3d. Testimony. It is required that testimony should virtue ; but superstition destroys all these, and erects not be contrary to reason. The testimony that the itself into a tyranny over the understandings of men: Deity convinces the senses of men of his existence hence aiheism never disturbs the government, but can only be admitted by us, if our mind considers it renders man more clear-sighted, since he sees nothing less probable that these men should have been de- beyond the boundaries of the present life."-Bacos's ceived, than that the Deity should have appeared to Moral Essays. them. Our reason can never admit the testimony of La première théologie de l'homme lui fit d'abord men, who not only declare that they were eye-wit- craindre et adorer les eléments même, des objets matenesses of miracles, but that the Deity was irrational; riels et grossiers ; il rendit ensuite ses hommages à des for he commanded that he should be believed, he agents présidents aux éléments, à des génies intérieurs, proposed the highest rewards for faith, eternal punish- à des héros, ou à des hommes doués de grandes quaments for disbelief. We can only command vol. lités. A force de réfléchir, il crut simplifier les choses untary actions ; belief is not an aci of volition ; the en soumettant la nature entière à un seul agent, à un mind is even passive, or involuntarily active: from esprit, à une ame universeile, qui mettoit cette nature this it is evident that we have no sufficient testimony, et ses parties en mouvement. En remontant des causes or rather that testimony is insufficient to prove the en causes, les mortels ont fini par ne rien voir; et c'est being of a God. It has been before shown that it dans cette obscurité qu'ils ont placé leur Dieu ; c'est cannot be deduced from reason. They alone, then, dans cet abyme ténébreux que leur imagination in who have been convinced by the evidence of the quiète travaille toujours à se fabriquer des chimères, senses, can believe it.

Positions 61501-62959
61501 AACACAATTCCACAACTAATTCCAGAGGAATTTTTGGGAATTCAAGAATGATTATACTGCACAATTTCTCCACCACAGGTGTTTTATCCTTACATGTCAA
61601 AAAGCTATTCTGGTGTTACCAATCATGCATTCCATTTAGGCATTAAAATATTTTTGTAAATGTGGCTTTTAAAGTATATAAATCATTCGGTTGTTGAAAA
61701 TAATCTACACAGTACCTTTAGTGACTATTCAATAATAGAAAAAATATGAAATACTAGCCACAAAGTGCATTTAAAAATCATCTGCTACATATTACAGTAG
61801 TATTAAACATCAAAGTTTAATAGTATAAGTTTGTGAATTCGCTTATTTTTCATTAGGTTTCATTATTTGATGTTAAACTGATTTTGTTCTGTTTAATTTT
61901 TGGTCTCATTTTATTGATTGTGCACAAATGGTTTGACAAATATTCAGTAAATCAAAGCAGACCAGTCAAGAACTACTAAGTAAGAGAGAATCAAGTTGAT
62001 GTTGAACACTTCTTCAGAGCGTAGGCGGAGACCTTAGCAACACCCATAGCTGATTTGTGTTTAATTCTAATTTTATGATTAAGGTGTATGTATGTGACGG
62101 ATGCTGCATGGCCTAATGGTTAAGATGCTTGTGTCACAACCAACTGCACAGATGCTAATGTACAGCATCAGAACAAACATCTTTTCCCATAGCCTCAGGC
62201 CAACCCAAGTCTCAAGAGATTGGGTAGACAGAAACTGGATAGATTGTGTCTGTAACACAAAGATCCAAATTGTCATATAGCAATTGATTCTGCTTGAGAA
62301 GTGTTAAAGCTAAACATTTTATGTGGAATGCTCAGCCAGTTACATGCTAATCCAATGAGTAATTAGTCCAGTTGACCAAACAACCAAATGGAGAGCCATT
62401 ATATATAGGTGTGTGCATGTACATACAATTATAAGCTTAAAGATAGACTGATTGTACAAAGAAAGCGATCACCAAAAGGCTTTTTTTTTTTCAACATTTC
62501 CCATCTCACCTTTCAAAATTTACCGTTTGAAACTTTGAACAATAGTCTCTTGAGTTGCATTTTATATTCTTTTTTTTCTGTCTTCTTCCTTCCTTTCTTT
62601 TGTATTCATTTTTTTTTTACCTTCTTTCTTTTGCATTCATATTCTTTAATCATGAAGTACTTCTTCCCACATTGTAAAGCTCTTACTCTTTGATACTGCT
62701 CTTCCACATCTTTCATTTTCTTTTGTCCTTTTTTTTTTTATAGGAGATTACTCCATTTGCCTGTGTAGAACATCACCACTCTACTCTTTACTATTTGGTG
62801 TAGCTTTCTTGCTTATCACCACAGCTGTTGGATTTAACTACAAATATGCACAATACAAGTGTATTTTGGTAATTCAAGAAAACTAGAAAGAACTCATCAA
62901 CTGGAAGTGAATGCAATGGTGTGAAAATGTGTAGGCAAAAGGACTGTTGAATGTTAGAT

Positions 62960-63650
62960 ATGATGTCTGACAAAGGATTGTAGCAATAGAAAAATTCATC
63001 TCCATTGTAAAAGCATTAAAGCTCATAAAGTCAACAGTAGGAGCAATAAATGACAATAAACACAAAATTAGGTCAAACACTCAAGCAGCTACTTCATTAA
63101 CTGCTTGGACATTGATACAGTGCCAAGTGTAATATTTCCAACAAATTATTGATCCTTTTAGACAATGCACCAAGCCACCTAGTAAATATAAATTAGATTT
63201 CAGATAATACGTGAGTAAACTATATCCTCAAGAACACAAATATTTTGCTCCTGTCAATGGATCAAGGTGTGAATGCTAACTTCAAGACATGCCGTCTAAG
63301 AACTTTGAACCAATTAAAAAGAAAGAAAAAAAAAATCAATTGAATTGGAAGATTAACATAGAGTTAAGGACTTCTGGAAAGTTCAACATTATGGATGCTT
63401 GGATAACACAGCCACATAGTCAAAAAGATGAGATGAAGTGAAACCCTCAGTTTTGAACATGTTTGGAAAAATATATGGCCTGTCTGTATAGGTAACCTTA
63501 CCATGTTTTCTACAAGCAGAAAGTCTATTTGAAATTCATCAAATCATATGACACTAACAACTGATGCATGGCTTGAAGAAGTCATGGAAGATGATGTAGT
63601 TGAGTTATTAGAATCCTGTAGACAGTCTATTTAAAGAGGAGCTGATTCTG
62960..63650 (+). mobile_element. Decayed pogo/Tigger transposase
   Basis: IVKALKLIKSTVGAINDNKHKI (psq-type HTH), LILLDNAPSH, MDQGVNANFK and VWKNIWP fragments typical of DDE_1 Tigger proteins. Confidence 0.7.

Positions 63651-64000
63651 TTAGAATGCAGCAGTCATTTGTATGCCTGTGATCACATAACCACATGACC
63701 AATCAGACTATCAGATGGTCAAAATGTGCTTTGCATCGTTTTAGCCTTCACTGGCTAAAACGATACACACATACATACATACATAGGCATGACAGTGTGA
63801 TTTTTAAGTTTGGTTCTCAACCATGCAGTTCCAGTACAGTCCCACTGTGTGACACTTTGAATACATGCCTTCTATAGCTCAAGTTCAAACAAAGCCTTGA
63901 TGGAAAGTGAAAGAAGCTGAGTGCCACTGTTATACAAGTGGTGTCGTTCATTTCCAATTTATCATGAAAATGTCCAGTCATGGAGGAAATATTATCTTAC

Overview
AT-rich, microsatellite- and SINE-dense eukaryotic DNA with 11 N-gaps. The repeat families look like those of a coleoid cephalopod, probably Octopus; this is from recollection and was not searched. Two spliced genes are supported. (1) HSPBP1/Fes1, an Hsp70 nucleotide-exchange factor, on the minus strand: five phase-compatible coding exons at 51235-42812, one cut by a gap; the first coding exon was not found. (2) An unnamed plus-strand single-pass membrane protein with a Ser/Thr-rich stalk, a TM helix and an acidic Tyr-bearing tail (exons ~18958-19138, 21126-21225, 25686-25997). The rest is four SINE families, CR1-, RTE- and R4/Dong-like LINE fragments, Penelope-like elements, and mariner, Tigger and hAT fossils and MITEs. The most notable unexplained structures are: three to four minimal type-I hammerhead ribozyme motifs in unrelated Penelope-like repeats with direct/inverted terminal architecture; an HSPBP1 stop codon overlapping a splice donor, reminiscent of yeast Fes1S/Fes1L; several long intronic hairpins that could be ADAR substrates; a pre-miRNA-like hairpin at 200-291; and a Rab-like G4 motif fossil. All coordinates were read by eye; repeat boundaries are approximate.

qui les affligeront jusqu'à ce que la connoissance de Hence it is evident that, having no proofs from either la nature les dérrompe des fantômes qu'ils ont toujours of the three sources of conviction, the mind cannot si vainement adorés. believe the existence of a creative God: it is also Si nous voulons nous rendre compte de nos idées sur evident, that, as belief is a passion of the mind, no la Divinité, nous serons obligés de convenir que, par le degree of criminality is attachable to disbelief; and mot Dirn, les hommes n'ont jamais pu désigner que that they only are reprehensible who neglect to re- la cause la plus cachée, la plus éloignée, la plus inconmove the false medium through which their mind nue des effets qu'ils voyoient : ils ne font usage de ce views any subject of discussion. Every reflecting mot, que lorsque le jeu des causes naturelles et conmind must acknowledge that there is no proof of the nues cesse d'être visible pour eux; dès qu'ils perdent existence of a Deity.